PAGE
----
To know more about the training curriculum you can view the deck here.

COVID – 19 and pregnancy related anxiety

20 July 2020

Pregnancy related anxiety has shot up because of COVID and needs to be recognised and addressed.

The number of people with COVID – 19 continues to spike in India. The Hindu (www.thehindu.com) reports that the number of people who have tested positive for the coronavirus has been nearly 2000 a day for three days straight. The Health Department has confirmed 408 COVID – 19 related deaths so far in the state. Krishna district where Kushal is present has been hit hardest with a 3.17% death rate. Not surprisingly, COVID - 19 anxiety in pregnancy has sky rocketed in Andhra Pradesh.

Communities in Andhra Pradesh are concerned. In ordinary circumstances, perinatal mood and anxiety disorders are among the most common complications that occur in pregnancy or in the first 12 months after delivery (The American College of Gynaecologists and Obstetricians). And these are unprecedented times.

Our beneficiaries are worried, and there is little recourse to advise and comfort because of strict lockdown being enforced.  Antenatal services have been stripped resulting in limited access to information and education. Kushal India is proactively filling the gap by responding to requests with urgency and using digital technologies to surpass these barriers.

Poorer communities are affected the most. All Anganwadi Centres in the state where women from disadvantaged communities generally access government antenatal services have been shut down. We are supporting the local health department to reach out to 700 pregnant women who are linked to urban health centres on their mobile phones with counselling and befriending sessions.

A difficult question colleagues working in the front line are increasingly facing these days is -

“Amma, if I get infected, can I pass the coronavirus to my unborn baby? Will that lead to my child having problems or deformities in the future? My mother-in-law has suggested that I should terminate my pregnancy.”

Difficulty in accessing reliable information and having to take recourse on attention grabbing headlines in the media has spread misinformation and consequently led to fear and panic in communities. Most of our beneficiaries are first time pregnant and young. To have to be under pressure to resort to termination because of myths and misinformation is unfortunate.

We make sure to advise women –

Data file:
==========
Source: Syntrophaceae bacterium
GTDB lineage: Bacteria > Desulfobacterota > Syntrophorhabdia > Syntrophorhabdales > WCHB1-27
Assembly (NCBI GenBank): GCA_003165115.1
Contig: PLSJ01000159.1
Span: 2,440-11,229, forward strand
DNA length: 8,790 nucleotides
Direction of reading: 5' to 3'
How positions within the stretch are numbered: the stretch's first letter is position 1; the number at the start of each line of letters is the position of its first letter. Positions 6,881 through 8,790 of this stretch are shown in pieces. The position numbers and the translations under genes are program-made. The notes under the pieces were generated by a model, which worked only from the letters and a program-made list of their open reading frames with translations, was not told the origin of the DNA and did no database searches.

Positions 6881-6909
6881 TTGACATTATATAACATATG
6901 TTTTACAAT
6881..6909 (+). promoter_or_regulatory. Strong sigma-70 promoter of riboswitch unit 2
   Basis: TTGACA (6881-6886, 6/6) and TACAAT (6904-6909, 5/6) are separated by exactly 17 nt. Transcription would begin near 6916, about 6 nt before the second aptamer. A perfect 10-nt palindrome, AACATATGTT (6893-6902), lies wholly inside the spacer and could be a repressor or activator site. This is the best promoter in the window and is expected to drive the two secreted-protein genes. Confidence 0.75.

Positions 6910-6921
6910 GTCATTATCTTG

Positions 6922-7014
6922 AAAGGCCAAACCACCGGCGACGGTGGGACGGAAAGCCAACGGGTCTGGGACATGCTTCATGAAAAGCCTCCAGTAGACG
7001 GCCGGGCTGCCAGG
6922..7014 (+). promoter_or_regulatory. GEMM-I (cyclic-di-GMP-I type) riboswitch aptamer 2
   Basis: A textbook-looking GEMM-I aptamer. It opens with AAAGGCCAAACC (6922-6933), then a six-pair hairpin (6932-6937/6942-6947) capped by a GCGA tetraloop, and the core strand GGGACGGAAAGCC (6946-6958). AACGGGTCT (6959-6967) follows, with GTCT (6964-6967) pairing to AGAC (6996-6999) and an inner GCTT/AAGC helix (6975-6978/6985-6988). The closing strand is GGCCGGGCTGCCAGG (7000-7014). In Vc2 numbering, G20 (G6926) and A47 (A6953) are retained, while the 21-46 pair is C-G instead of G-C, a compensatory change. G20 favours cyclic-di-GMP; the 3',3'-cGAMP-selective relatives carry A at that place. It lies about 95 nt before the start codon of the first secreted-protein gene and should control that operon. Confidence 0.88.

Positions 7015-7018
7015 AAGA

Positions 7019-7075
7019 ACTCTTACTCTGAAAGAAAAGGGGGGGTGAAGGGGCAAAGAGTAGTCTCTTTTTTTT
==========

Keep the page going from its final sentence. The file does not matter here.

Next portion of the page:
• The COVID-19 pandemic is a rapidly evolving situation and each day scientists and researchers are learning more on how to prevent and mitigate the impact of the virus. New information comes out nearly each day and at times can contradict previous knowledge. So, it is important to remain updated on information.
  • However, it is crucial that you seek information from reliable and reputable sources, for e.g. WHO, UNICEF and the National Health Mission.
  • If you come across a piece of information in the media and especially social media such as YouTube that makes you curious or worries you, please verify that information from reliable and authentic sources. Do not act on a single source of information.
  • Do not be hasty in taking actions or decisions. Verify your doubts. Consult your doctor first.

To read more about our activities, please click here.

Pregnancy week 39 wellness guide

Week 39

Your body

changes in the body
What to expect

You feel increased pressure in your lower abdomen and may have severe back pain. On the other hand you could also have bursts of energy. There is likely to be a lot of vaginal discharge. If there is a small blob of mucus, it is likely to be 'show'. It is natural to feel anxious - when am I going to deliver?

Baby size

Honeydew melon - Week 39 size guide
What to expect
Your baby is about the size of a large green watermelon - approximately 48 cm long and weighs 3 kilos.

Your baby

Pregnancy weekly guide - baby size
What to expect
Your baby is full term – Congratulations! Baby has acquired birth weight and length and does not grow anymore. However, the nervous system and brain continues to develop rapidly. Baby even has eyelashes!

Taking care

Pregnancy week 39 wellness guide
Tips
Look out for signs of labour, such as -
  • Breaking of water or rupture of the membranes
  • Diarrhoea or nausea, which many women experience just before the onset of labour
  • Spurts of energy or nesting instinct
  • "Show", that is, the loss of the mucous plug (which seals the opening of the uterus)
  • Bloody show - streaks of blood
At this stage -
  • Keep track of foetal movements.
  • Learn how to differentiate between Braxton Hicks and labour contractions.
  • Keep practising relaxation and breathing techniques.
  • You may be advised (very likely in India) induction of labour by your doctor. In many other countries, doctors advise this procedure after 40 weeks.

Ask your doctor